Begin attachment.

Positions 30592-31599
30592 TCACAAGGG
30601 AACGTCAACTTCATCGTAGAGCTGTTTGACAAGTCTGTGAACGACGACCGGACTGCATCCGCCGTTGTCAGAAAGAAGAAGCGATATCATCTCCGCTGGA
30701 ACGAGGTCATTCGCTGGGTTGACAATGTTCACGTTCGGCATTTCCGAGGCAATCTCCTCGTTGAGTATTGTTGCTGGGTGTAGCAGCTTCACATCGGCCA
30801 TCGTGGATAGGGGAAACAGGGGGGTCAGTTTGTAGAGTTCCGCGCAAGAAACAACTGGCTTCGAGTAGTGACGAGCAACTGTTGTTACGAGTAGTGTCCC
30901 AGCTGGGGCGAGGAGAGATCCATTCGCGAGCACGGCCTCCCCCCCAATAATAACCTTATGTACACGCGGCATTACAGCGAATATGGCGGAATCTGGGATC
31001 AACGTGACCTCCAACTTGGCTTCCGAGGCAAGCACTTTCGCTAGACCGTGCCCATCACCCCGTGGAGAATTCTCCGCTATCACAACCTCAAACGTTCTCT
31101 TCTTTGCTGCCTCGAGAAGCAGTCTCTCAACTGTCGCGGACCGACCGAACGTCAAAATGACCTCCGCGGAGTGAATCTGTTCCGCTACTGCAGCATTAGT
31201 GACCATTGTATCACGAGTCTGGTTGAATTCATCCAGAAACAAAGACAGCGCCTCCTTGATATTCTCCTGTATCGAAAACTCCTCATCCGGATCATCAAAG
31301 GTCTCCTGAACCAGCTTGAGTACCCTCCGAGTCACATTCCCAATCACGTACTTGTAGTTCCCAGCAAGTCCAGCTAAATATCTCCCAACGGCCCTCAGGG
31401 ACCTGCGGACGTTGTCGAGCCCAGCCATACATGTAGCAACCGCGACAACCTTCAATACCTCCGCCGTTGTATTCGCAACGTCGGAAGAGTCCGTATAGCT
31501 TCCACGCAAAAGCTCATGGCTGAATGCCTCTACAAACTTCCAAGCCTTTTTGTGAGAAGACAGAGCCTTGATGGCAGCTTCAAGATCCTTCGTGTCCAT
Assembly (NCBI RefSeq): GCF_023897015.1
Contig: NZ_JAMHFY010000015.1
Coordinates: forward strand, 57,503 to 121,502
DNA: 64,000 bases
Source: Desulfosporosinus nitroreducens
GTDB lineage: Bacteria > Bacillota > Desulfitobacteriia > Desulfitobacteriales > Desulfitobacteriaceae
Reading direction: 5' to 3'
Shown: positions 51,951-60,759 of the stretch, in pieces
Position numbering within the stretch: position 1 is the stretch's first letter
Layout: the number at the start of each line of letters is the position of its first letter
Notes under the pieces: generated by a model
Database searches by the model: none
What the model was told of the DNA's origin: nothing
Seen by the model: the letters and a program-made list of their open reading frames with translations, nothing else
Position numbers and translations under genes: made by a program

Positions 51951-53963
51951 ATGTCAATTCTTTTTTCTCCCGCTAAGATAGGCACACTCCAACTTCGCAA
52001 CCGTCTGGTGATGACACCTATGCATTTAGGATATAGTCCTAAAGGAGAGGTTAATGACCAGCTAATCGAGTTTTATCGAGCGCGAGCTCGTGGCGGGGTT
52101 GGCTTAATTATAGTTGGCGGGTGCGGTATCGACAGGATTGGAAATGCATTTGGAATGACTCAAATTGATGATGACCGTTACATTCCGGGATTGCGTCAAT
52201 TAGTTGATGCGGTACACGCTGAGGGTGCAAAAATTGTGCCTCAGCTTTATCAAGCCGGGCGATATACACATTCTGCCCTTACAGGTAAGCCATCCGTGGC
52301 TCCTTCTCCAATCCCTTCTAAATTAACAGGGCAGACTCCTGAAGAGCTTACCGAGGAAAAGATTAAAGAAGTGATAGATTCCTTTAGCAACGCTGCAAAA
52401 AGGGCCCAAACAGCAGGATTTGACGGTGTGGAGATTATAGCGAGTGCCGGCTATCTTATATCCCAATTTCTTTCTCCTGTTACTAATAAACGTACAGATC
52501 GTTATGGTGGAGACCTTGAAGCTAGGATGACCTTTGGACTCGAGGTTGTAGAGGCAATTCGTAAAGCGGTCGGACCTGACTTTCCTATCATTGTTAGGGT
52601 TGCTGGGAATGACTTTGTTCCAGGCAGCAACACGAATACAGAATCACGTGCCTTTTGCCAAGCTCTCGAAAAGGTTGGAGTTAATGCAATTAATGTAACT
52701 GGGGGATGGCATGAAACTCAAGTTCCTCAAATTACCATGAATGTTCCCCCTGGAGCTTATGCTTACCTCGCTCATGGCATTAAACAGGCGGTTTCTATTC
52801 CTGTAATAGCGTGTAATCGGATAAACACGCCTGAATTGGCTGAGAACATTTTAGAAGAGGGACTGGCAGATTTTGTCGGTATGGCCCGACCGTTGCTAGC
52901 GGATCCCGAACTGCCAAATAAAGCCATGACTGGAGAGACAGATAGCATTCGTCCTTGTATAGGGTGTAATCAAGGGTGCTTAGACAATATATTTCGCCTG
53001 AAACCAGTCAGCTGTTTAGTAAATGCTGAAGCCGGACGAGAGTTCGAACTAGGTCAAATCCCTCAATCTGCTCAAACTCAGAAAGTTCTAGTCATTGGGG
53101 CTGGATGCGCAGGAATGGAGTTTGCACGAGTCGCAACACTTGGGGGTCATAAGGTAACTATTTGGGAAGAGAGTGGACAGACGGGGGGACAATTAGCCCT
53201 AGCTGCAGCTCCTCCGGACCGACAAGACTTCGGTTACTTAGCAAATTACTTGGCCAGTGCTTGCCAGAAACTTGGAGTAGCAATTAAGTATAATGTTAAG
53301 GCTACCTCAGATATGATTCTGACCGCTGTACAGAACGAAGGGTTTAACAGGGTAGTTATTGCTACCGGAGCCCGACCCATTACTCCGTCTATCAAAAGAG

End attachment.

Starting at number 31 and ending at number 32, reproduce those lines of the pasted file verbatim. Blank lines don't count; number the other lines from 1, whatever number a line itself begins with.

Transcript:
52101 GGCTTAATTATAGTTGGCGGGTGCGGTATCGACAGGATTGGAAATGCATTTGGAATGACTCAAATTGATGATGACCGTTACATTCCGGGATTGCGTCAAT
52201 TAGTTGATGCGGTACACGCTGAGGGTGCAAAAATTGTGCCTCAGCTTTATCAAGCCGGGCGATATACACATTCTGCCCTTACAGGTAAGCCATCCGTGGC